Methane consumption by soils has been measured in a variety of ecosystems (e.g. Steudler et al., 1989; Whalen and Reeburgh,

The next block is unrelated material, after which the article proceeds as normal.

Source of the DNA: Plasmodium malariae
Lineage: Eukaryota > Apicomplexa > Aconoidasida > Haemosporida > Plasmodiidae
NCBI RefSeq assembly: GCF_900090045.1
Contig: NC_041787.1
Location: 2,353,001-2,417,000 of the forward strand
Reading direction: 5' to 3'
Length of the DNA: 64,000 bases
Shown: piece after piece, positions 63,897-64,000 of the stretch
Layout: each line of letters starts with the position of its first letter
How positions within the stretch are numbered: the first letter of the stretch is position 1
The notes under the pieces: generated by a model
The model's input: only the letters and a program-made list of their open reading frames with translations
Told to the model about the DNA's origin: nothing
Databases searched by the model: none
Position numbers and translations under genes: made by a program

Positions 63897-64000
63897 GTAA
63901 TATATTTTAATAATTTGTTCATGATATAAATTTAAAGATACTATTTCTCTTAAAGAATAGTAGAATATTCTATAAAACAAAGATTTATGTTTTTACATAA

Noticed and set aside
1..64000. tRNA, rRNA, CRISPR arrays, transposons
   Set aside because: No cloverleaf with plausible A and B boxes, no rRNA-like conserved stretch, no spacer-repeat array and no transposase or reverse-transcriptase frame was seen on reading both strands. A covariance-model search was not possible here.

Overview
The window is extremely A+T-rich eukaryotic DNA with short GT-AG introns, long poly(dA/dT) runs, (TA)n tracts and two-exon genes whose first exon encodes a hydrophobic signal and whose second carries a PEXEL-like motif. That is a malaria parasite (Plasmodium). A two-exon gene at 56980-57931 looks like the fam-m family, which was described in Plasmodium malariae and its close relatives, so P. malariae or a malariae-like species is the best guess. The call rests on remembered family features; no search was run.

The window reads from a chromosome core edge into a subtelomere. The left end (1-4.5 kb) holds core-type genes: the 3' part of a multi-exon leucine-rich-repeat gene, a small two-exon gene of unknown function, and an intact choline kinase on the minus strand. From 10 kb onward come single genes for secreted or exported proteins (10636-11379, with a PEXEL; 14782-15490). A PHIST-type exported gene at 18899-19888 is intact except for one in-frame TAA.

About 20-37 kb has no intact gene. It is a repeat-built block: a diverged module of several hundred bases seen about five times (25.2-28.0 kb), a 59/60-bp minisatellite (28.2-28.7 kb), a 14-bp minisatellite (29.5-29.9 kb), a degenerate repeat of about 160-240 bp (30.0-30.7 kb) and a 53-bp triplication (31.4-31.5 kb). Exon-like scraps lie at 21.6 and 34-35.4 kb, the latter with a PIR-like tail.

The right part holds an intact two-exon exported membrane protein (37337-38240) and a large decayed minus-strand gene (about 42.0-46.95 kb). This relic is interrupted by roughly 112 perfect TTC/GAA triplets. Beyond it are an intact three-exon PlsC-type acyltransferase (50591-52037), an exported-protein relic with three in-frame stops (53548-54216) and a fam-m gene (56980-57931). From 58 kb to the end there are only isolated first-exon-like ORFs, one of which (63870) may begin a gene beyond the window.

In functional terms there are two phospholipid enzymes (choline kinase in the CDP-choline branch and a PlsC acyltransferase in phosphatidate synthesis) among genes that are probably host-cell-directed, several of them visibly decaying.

1990; Yavitt et al., 1990; Mosier et al., 1991; Striegl et al., 1992). In well-aerated soils, methanotrophs can use CH4 as a source of carbon and, by oxidation to CO2, as a source of energy. Globally, this oxidation represents a significant sink for CH4 (Smith and Conen, 2004). Converting native ecosystems to agricultural use tends to reduce the soil sink strength (Ojima et al., 1993; Willison et al., 1995; Dobbie et al., 1996; Prieme et al., 1997; Smith et al., 2000). Resolving the reason for this reduction is not easy because many changes occur simultaneously when native ecosystems are converted to agricultural use, but application of NH+-containing fertilizers (Mosier et al., 1991; Hütsch et al., 1994; King and Schnell, 1994) and physical disturbance have been implicated as likely causes (Hütsch, 2001).
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